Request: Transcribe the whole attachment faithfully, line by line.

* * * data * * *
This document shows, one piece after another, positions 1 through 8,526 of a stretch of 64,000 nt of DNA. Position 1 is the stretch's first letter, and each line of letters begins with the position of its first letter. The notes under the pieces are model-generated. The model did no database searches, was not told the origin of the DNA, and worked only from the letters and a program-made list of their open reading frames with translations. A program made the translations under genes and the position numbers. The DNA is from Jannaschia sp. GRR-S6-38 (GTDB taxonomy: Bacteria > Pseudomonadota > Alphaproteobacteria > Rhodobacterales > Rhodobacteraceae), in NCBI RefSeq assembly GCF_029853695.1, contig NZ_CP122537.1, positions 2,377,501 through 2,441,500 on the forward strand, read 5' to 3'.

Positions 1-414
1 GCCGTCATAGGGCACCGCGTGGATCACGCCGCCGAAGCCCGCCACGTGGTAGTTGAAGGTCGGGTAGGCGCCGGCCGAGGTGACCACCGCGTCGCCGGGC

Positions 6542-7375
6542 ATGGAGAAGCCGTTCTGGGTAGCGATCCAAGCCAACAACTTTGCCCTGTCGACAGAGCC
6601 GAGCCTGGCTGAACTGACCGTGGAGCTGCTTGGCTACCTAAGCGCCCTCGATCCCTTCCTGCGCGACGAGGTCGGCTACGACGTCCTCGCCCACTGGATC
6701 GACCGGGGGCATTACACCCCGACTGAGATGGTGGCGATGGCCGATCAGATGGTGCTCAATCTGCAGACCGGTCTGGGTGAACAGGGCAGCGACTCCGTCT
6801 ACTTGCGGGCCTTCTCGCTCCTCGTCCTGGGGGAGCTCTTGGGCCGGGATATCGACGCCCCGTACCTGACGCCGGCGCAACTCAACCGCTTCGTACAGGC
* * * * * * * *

This document shows, one piece after another, positions 1 through 8,526 of a stretch of 64,000 nt of DNA. Position 1 is the stretch's first letter, and each line of letters begins with the position of its first letter. The notes under the pieces are model-generated. The model did no database searches, was not told the origin of the DNA, and worked only from the letters and a program-made list of their open reading frames with translations. A program made the translations under genes and the position numbers. The DNA is from Jannaschia sp. GRR-S6-38 (GTDB taxonomy: Bacteria > Pseudomonadota > Alphaproteobacteria > Rhodobacterales > Rhodobacteraceae), in NCBI RefSeq assembly GCF_029853695.1, contig NZ_CP122537.1, positions 2,377,501 through 2,441,500 on the forward strand, read 5' to 3'.

Positions 1-414
1 GCCGTCATAGGGCACCGCGTGGATCACGCCGCCGAAGCCCGCCACGTGGTAGTTGAAGGTCGGGTAGGCGCCGGCCGAGGTGACCACCGCGTCGCCGGGC

Positions 6542-7375
6542 ATGGAGAAGCCGTTCTGGGTAGCGATCCAAGCCAACAACTTTGCCCTGTCGACAGAGCC
6601 GAGCCTGGCTGAACTGACCGTGGAGCTGCTTGGCTACCTAAGCGCCCTCGATCCCTTCCTGCGCGACGAGGTCGGCTACGACGTCCTCGCCCACTGGATC
6701 GACCGGGGGCATTACACCCCGACTGAGATGGTGGCGATGGCCGATCAGATGGTGCTCAATCTGCAGACCGGTCTGGGTGAACAGGGCAGCGACTCCGTCT
6801 ACTTGCGGGCCTTCTCGCTCCTCGTCCTGGGGGAGCTCTTGGGCCGGGATATCGACGCCCCGTACCTGACGCCGGCGCAACTCAACCGCTTCGTACAGGC